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By: Lauren Dietrich, Editor-in-Chief

My fourteenth birthday came with no advantages. No R-rated movies, no tattoos, no driver’s license; however, I received one gift. Today was the day, I was given not only the privilege, but the honor… to run three miles. My first three miles on the Elkhorn South cross country team.

 

My tired eyes didn’t want to open; they wanted to go back into the deep sleep I hadn’t gotten all summer long. But instead, I rolled out of bed, put on a stained Husker t-shirt, a knock-off pair of Nike shorts, and laced up my much used Asics.

 

My mom’s silver 2009 Hyundai Veracruz rolled up to the infamous, incredibly embarrassing parent-drop-off.

 

“Good luck honey! And Happy Birthday!”

 

I wobbled my timid legs down the muddy green grass towards the backside of Elkhorn South High School’s gym.

 

I did ten minutes of less-than-vigorous stretching on hot Wednesday morning concrete as my nerves kept rising. I didn’t think I was ready. Three miles was important, it was the distance of a race, it was the benchmark I had to hit to be apart of this sport. For weeks I had been running with the girls on the team, paying my freshman dues, one mile at a time. I went to all five practices a week, bright and early at eight a.m. Half the time I felt like throwing up when I finished, and would lag behind the girls in front of me. But Coach Ebers cared about self-doubt even less than he cared about side cramps, and I was going to have to run regardless.

 

Coach Ebers assigned running groups based and speed and “athletic-ability”, and put my anxious freshman self with Lauren Kraudy. Of all people he could have put me with, why Lauren Kraudy? She was fast, way faster than me, and I didn’t think I’d be able  to keep up. He handed me a silver Garmin watch to track me speed and distance, still sticky from day old sweat. I was off.

 

Lauren led the way, chatty from being unchallenged by the quick pace.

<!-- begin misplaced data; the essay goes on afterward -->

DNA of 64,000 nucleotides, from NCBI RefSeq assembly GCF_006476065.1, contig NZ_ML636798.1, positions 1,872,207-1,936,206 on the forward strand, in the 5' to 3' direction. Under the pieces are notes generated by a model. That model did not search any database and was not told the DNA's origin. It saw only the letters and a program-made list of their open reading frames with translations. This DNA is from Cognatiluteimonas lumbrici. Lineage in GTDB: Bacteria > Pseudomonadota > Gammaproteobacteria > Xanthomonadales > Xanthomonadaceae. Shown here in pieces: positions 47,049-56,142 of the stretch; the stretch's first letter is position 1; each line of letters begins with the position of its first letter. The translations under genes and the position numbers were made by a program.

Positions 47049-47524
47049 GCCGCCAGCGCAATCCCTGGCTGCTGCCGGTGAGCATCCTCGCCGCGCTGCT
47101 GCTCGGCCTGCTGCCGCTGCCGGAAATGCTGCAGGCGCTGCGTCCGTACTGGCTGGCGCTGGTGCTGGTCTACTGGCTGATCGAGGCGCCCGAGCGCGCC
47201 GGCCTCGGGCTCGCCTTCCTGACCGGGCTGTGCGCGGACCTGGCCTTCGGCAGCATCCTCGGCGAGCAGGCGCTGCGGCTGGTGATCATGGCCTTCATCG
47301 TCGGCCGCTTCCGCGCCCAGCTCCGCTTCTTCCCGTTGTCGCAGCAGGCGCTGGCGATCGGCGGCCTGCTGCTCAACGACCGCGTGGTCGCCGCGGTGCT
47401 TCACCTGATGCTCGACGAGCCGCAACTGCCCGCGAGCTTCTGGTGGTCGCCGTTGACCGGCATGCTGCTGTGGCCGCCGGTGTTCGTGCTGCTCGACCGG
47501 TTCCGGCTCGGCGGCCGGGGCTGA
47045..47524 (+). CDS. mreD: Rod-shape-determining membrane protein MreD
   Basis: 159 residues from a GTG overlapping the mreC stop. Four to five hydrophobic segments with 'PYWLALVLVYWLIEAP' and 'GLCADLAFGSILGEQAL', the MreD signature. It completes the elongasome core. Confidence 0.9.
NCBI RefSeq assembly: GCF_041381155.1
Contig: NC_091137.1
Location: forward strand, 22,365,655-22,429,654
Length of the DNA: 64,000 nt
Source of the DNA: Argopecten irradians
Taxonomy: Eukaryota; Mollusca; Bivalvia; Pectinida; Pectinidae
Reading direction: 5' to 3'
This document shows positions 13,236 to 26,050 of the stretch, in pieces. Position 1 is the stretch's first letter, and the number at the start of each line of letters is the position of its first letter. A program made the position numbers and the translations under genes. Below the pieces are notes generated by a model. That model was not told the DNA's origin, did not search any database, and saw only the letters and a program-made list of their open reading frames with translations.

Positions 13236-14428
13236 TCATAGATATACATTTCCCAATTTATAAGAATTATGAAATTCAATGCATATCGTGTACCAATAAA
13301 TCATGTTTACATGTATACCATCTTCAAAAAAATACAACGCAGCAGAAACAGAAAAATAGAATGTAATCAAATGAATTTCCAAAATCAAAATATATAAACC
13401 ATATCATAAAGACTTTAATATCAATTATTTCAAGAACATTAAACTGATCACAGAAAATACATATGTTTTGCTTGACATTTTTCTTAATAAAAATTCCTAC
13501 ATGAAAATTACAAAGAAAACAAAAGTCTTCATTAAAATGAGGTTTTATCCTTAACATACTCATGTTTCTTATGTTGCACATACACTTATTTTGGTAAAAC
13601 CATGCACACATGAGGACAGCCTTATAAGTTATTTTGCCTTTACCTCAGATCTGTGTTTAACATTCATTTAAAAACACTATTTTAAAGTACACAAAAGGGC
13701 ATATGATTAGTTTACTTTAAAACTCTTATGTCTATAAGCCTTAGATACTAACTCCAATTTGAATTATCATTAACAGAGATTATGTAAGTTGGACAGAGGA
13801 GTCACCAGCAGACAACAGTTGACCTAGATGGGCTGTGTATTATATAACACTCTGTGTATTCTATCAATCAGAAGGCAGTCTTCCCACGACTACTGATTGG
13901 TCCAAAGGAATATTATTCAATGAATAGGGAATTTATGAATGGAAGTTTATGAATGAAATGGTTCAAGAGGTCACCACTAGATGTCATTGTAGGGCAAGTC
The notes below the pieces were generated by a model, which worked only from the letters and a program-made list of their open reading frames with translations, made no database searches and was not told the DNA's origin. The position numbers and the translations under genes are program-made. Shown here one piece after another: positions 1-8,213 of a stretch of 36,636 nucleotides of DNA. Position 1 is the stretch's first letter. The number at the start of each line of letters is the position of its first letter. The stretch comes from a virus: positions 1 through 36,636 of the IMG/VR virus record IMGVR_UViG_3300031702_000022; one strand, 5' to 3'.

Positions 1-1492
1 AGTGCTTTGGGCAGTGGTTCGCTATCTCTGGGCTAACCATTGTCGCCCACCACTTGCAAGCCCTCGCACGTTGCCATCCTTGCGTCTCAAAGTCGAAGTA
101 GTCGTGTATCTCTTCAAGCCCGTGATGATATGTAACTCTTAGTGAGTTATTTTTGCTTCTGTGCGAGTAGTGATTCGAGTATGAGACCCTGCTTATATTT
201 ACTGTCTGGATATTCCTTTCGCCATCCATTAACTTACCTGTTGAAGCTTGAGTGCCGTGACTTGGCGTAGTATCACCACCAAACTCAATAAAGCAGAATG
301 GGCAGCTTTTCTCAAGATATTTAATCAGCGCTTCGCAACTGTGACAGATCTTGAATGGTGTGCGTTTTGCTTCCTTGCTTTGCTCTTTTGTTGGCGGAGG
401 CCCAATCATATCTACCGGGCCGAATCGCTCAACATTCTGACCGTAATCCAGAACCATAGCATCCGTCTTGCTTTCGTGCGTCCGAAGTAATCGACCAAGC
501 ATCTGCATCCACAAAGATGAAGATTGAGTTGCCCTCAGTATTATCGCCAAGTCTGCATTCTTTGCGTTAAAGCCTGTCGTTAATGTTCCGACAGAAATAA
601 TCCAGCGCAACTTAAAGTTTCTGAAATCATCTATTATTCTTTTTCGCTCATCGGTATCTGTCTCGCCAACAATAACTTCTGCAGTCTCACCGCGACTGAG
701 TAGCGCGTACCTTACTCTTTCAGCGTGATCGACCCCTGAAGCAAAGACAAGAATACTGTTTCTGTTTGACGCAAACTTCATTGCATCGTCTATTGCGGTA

“Got any Birthday plans other than being here, experiencing death first hand?”

 

I could barely breathe let alone answer a question about my unexciting birthday plans.

 

“Um–” two deep inhales, “Probably just Village Inn or–” one exhale, “something.”

 

My legs carried me further and further past the flagpole starting point. The watch beeped: one mile in, two to go.

 

One foot in front of the other, for just a half mile, then turn around, I repeated in my head.

 

I was so focused on my thighs pressuring me to stop moving, and trying to trick my mind into not thinking about how tired I was, I wasn’t even looking…

 

The harsh cement below me was the only thing that braced my fall from tripping over my feet. Perfect.

 

Blood gushed profusely from both knees, my ankle splatting like a fried egg onto the hot concrete. This wasn’t apart of my birthday plans.

 

Lauren Kraudy did a 180  at the sound of my body hitting the ground, and her mouth dropped.

 

“OH MY GOD! Are you Okay? What even happened?”

 

“Just being clumsy as per usual.”

 

“Can you still keep going????”

 

Did it look like I could finish the freaking half mile?

 

“Um I don’t think so.”

 

My clumsy feet trudged all the way back to school as my last half mile turned into an “L”. My ankle felt like it had been hit with a hammer, my knees looked like they had gotten in a fight, and my three mile goal crushed.

 

As a faster group of 16 skinny legs ran by, they yelled across the 100 meter gap.

 

“Dietrich what happened to you? Isn’t it your birthday?”

 

My mood was bad enough to only give one answer.

 

“I guess.”